Health workforce

Summaries of contributions

Marie-Gloriose Ingabire, Ontario, Canada

Overall, the draft captures the key issues and proposes lines of action. Here are a few suggestions to improve the draft.

Define upfront what “migrant health personnel” means and clarify this term by adding that migrant health personnel:

  • become citizens of the country in which they want to practice after obtaining full training;
  • are fully assessed and qualified by the country in which they want to practice according to its standards, in their specific category of health personnel.

Under 3.9, remove “nationality”, as countries/employers have also the right to ask different requirements for employment based on nationality such as the obtainment of a work permit, access to some specific positions within countries, etc. (unless these are considered pre-employment issues). Countries have policies and restrictions on employment based on nationality.

Under 4.3 and 4.4, add “to the extent possible” to read: “Member States should, to the extent possible, ensure that recruiters and employers…” This will take into consideration the challenges that federated and highly decentralized systems/countries may face.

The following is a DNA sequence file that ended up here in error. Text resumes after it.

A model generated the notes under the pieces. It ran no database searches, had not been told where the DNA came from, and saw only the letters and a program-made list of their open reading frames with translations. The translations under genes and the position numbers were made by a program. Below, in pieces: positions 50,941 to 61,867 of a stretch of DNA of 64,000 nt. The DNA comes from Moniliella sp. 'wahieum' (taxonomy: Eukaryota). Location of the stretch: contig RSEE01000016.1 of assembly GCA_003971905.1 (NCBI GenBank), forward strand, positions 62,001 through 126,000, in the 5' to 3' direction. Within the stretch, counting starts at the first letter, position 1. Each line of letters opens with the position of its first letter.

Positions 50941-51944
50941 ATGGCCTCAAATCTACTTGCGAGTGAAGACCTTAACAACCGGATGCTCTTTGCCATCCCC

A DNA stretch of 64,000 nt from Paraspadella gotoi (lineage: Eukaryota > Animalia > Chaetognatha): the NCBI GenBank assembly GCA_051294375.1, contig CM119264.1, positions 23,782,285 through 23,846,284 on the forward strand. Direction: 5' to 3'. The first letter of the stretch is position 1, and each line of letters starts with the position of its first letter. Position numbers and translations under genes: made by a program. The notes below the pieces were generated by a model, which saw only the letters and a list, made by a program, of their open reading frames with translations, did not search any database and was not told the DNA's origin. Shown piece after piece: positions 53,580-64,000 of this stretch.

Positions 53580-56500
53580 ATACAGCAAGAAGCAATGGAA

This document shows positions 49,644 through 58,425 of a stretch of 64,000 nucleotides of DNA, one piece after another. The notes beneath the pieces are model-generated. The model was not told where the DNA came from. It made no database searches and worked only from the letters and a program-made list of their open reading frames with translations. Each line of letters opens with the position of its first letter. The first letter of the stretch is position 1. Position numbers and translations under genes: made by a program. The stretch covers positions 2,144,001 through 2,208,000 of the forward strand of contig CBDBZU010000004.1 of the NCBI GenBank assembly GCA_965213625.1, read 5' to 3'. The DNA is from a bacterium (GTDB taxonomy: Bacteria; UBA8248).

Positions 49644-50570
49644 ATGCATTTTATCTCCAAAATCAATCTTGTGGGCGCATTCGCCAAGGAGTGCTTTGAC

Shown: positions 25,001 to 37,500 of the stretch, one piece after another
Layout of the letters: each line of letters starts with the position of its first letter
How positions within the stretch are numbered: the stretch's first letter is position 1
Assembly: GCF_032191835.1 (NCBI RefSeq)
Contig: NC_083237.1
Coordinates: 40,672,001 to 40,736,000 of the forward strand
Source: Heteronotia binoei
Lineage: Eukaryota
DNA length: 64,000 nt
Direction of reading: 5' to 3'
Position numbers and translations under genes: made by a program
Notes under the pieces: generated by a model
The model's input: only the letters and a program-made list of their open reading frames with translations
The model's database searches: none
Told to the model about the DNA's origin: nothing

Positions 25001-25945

Kathleen Fritsch, WHO Regional Office for the Western Pacific, Manila, Philippines

Note: A number of specific comments on articles 3 and 4 are not included in this summary but will be duly considered when the draft is revised.

3.10 Include suggestions as to how to bring about collaboration and whether, for example, there should be legislative or regulatory oversight of recruitment agencies overall.

4.3 “…as well as relevant national immigration requirements and national and/or state licensing and regulatory requirements.”

4.8 Add a clause that recruitment and placement services are also consistent with existing bi-lateral and global trade agreements.

5.2 Spell out and/or footnote the potential negative impacts.

6.2 Very important – needs monitoring and evaluation indicators.

7.2 Add: “…including the application and use of agreed-upon HRH minimum data sets to enable national as well as cross-border and global workforce needs and trend analysis.”

9.3 Add also the need for inter-sectoral national bodies or task forces to work towards increased policy coherence across sectors, including health, education, regulation, finance, civil service, foreign affairs, immigration etc.

9.5 Add a statement of procedures to be undertaken for unlawful or unauthorized recruitment practices.

The use of code would be better measured if monitoring and evaluation indicators were included as an appendix or added matrix or table.

Last update:

10 October 2014 13:28 CEST